I took a look at your project Dimitris.
I timed your load creation time (Java 8 b129 on OS X 10.9, 2012 Macbook Air) for the "classes create" page. It took just over a second for me.
To simplify testing I removed the section where you load new FXML using a concurrent service and just loaded the FXML directly on the JavaFX application thread when it was requested - its a lot easier to work with that way.
Sorry for the long answer here. Things like this usually don't fit well into StackOverflow, they end up best in a tutorial or blog kind of form, but I was curious what was going on, so I thought I'd take some time to look into it and write it up.
Don't create a new Scene for every FXML you load
You set a new scene (with a new size) every time you load the FXML. For whatever reason, this is a pretty expensive operation and you don't need to do it. You already have a scene in your stage, just reuse that. So replace the following code:
stage.setScene(new Scene(service.getValue().getRoot(), service.getValue().getX(), service.getValue().getY()));
This will save just over half a second on the load time, so now classes->create takes about 400 milliseconds the first time it is run.
This change is an example of an easy performance win.
It also provides a nicer user experience as on my machine the stage flashed gray while you were changing scenes, but when you just replace the scene root of an existing scene, there was no gray flash.
Because the JVM runs with a just in time compiler for Java, subsequent requests to display classes->create go faster, so after opening the scene two or three times it takes about 250ms (or quarter of a second).
The FXMLLoader is slow
Of the remaining 250ms to load, about 2ms is spent in your initialization code, another 2ms is spent by JavaFX rendering the controls and the other 246ms are spent by the FXMLLoader loading up the FXML and instantiating the nodes to go into your scene.
The idea with UI code is you want to get the target time for a transition down to < 16 to 30ms. That will make the transition quick and smooth for the user.
Separate your UI code from your Network and Database Code
Network and database calls are things which are best done off of the JavaFX application thread, so you can use the JavaFX concurrency tools to wrap those tasks. But I'd recommend separating concerns. Use concurrent services to fetch data, but once you have the data back, use Platform.runLater or a Task return value to transfer the data the JavaFX application thread and run the population on the JavaFX application thread (because that population task is going to be pretty quick anyway).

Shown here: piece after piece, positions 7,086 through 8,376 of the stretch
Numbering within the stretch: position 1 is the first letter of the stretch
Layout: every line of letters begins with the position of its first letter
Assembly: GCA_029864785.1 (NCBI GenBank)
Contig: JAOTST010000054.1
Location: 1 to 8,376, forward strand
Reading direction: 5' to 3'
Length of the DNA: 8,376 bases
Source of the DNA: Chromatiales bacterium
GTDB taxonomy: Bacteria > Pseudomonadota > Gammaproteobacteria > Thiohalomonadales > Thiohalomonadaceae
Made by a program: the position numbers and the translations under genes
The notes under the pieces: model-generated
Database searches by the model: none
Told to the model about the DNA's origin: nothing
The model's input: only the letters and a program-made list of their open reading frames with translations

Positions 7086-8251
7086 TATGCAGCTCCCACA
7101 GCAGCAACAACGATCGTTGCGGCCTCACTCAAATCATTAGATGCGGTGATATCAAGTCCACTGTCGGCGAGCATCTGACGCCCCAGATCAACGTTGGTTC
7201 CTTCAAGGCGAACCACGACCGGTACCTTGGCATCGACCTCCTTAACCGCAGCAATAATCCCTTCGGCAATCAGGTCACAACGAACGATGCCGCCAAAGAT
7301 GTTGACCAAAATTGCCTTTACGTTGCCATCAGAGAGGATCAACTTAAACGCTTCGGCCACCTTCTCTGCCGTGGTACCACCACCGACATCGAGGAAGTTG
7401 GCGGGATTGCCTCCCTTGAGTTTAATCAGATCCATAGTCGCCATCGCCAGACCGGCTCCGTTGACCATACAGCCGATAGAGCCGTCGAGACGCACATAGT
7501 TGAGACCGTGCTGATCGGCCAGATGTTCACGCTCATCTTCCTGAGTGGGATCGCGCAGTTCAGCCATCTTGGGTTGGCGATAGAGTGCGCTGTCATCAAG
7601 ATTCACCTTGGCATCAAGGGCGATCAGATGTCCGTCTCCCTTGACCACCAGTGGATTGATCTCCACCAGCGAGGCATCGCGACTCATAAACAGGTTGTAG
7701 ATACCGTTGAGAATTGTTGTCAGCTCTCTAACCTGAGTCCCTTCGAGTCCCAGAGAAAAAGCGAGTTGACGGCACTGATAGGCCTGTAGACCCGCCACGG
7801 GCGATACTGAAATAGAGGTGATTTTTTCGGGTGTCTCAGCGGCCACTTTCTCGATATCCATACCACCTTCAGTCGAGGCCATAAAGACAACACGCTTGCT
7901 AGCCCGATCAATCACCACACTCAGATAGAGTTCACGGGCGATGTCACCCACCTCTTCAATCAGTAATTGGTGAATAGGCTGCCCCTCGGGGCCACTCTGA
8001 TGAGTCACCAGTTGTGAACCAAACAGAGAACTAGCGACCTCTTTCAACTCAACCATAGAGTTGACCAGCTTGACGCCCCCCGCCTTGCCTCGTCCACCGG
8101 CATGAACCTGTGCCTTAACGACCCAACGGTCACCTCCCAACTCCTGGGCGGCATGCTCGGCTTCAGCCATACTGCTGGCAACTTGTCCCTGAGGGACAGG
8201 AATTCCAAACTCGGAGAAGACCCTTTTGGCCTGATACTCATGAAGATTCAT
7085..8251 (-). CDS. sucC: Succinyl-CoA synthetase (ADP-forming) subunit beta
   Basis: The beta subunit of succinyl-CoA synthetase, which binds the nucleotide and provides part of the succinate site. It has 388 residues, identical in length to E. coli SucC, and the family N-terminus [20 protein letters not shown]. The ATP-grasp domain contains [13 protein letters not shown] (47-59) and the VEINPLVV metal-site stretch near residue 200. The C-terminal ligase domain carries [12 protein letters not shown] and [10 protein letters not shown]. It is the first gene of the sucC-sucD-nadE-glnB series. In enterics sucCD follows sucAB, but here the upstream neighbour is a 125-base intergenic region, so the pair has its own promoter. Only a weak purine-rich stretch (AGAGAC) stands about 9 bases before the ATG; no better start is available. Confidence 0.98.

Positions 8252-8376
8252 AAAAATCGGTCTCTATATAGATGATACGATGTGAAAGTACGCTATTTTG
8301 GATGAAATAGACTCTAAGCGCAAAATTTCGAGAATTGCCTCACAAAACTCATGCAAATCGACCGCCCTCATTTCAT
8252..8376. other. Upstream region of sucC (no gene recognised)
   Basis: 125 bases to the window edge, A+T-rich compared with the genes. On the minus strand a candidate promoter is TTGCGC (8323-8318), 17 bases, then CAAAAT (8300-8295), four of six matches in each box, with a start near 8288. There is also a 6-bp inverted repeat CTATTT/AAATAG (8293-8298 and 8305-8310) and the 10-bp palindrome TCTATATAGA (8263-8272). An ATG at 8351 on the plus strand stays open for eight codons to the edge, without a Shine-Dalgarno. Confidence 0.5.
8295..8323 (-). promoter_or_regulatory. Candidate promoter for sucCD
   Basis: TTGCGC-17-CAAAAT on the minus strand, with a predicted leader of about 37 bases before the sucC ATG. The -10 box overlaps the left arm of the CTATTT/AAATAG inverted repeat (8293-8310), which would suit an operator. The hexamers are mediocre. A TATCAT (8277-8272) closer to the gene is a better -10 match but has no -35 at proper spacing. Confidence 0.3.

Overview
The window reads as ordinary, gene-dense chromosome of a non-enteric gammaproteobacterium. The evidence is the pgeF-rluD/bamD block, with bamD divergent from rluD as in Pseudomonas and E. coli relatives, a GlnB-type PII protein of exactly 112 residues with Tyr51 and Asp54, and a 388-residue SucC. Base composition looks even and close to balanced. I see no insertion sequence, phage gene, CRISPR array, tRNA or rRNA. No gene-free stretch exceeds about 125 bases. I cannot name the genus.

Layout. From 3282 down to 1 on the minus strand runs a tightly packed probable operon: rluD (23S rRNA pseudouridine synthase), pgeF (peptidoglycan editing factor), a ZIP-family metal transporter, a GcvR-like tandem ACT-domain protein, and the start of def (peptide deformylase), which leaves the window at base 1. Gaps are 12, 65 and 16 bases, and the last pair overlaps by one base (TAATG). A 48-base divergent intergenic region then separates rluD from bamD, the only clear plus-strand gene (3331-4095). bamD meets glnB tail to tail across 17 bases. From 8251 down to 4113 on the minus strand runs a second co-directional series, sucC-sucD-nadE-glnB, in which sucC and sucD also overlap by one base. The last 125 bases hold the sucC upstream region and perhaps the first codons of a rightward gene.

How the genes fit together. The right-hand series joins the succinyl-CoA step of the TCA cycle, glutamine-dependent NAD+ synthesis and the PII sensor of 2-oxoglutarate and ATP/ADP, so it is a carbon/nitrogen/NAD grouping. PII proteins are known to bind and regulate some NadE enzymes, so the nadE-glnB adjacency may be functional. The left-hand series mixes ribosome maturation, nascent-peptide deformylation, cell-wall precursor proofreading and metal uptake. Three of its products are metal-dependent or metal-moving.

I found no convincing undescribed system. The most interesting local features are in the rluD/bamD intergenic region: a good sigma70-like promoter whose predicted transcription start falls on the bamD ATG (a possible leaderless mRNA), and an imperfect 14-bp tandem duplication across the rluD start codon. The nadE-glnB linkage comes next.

This way you have compartmentalized the multithreading in the system to different logical components - networking runs on its own thread and UI operations run on a different thread. It makes stuff easier to reason about and design. Think of it a bit like web programming, where an ajax call fetches data concurrently to the UI, then provides a callback that is invoked to process the data into the UI.
The other reason to do this is that many networking libraries come with their own threading implementations anyway, so you just use that rather than spawning your own threads.
How to make FXML Load Quicker
You shouldn't really need multi-threaded code for loading FXML files. The initialize function of your FXML runs extremely quickly (just a couple of milliseconds). The FXMLLoader takes 250ms. I haven't profiled it in detail to see why that is the case. But there are some indications in Sebastian's answer to JavaFX2 - very poor performance when adding custom made (fxml)panels to gridpane dynamically. I think the main performance issue is that the FXMLLoader relies so heavily on reflection.
So the best solution in situations where a slow FXMLLoader is an issue would be to use some alternative to the FXMLLoader which performs better and doesn't rely on reflection. I believe the JavaFX team are working on a binary equivalent of the FXMLLoader (e.g. the FXML files are pre-parsed in the build stage into binary Java class files which can be quickly loaded into the JVM). But that work (if it exists) is not released by the JavaFX team yet. A similar piece of work has been done by Tom Schindl, which pre-compiles the FXML to Java source, which can then be compiled to Java classes, so again your app is just working with compiled classes, which should be nice and speedy.
So the solutions to make FXML load quicker are currently in the works, but not really stable and usable on a production system. So you need other ways to deal with this issue.
Make your forms simpler
This may seem like a cop-out on my part, but IMO the design you have for your "create classes" scene is a bit complicated. You might want to consider replacing it with a multi-stage wizard. Such a wizard will generally load faster as you only need to load a handful of items on each wizard screen. But the more important point is that such a wizard is probably easier to use and a better design for your users.
Replace only the sections of your scene that you need to
You are loading FXML files which create your whole application UI for each new page. But you don't need to do this because things like the top menu, status bar and navigation sidebar don't change just because the user loads a new form - only the central section where the "create classes" form is displayed is changing. So just load up the nodes for the part of the scene that is changing rather than the entire scene contents.